QF7879, a Qantas research flight, landed in Sydney on Sunday morning — a whopping 19 hours and 16 minutes after commencing its 10,066-mile journey from New York. The airline said it was the first nonstop commercial flight connecting the two cities.
Qantas CEO Alan Joyce, who was one of 49 passengers and crew on board the test flight, gushed upon landing that the Australian flag carrier — and the aviation industry at large — had just reached a milestone.
“This is a really historic moment for Qantas, a really historic moment for Australian aviation and a really historic moment for world aviation,” Joyce said, according to Reuters.
Qantas said the test flight was used to “run a series of experiments” to measure the effects of long-haul travel on pilots, passengers and airline crew, and it also served to help the company determine whether it wants to add the nonstop New York-to-Sydney flight — which would be the world’s longest commercial airplane journey — to its regular lineup.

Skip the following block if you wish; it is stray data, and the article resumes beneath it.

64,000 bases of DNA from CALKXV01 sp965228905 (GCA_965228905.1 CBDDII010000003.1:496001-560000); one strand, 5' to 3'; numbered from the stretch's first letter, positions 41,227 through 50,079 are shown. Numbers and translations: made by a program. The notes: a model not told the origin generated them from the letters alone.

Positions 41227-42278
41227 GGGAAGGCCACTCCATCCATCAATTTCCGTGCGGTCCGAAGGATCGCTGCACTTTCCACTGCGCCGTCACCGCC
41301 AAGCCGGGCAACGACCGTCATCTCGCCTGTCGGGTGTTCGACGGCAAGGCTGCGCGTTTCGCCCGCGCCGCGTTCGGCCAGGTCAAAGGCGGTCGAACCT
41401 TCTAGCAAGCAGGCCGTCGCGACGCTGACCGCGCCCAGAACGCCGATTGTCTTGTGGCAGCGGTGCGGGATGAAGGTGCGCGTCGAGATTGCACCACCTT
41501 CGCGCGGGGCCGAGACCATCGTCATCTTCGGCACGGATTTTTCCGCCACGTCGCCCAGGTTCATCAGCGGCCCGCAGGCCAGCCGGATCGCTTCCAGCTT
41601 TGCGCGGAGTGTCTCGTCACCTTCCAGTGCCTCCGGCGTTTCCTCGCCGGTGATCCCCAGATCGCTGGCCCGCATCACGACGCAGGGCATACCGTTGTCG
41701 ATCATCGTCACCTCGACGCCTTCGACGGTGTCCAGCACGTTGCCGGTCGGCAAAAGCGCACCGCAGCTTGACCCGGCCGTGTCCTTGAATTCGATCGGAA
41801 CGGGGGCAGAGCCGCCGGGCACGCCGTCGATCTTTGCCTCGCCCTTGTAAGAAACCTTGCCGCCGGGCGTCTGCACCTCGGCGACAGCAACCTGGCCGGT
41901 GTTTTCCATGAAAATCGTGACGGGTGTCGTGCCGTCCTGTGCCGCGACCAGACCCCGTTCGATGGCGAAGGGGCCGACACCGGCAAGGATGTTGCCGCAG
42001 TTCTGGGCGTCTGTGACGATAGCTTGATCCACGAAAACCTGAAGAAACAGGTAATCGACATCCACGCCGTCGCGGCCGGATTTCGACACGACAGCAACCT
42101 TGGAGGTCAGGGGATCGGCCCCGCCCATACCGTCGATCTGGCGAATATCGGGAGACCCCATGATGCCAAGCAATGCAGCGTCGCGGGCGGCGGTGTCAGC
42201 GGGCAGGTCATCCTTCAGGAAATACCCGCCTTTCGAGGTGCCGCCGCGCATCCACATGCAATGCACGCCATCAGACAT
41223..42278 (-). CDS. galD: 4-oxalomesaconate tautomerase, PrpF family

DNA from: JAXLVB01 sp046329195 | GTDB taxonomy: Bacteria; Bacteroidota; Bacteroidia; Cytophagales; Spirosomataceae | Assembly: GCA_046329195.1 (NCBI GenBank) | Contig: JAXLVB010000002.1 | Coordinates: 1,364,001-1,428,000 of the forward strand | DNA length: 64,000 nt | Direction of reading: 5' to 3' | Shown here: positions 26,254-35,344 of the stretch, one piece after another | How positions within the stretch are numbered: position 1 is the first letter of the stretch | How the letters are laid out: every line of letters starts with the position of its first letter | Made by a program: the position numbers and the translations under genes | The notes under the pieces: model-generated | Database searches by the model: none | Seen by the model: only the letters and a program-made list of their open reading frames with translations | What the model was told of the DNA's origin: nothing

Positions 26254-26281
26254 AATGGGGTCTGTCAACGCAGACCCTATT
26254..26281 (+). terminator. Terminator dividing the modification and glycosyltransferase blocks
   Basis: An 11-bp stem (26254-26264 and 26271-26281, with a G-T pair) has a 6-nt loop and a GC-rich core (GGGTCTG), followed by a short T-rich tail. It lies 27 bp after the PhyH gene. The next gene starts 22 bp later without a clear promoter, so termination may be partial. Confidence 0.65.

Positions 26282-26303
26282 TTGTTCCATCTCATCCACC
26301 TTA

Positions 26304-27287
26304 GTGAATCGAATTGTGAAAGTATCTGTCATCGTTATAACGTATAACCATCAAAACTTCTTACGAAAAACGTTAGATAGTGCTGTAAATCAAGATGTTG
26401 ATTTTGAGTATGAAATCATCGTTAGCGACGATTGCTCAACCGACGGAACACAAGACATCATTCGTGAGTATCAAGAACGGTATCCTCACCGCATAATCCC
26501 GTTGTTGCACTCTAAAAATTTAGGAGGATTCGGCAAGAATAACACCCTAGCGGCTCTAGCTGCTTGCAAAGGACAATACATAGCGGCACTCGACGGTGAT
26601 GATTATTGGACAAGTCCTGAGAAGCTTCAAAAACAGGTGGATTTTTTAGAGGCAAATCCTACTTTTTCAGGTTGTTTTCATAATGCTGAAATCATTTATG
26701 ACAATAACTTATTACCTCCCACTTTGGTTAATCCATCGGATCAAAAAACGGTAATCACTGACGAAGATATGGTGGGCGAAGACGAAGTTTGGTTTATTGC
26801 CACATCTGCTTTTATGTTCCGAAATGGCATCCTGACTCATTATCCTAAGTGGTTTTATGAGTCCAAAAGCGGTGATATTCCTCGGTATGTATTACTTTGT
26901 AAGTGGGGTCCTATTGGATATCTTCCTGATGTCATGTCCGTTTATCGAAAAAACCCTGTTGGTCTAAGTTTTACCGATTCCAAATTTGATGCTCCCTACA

Qantas said it is also mulling possible direct flights between London and Sydney, as well as direct routes connecting two other major Australian cities ― Melbourne and Brisbane ― with London and New York.
The airline said it plans to conduct a London-to-Sydney test flight next month and expects to make a decision about the possible new routes by the end of the year. If approved, the flights could commence by 2022 or 2023.
✈️ WORLD'S LONGEST FLIGHT: No airline has ever completed this 20-hour route.@Qantas will have scientists on board to test the effects on passengers and pilots. Follow #tictocnews this weekend pic.twitter.com/mGGrELutOV— Bloomberg TicToc (@tictoc) October 18, 2019
As Reuters noted, no commercial aircraft can currently complete an uninterrupted...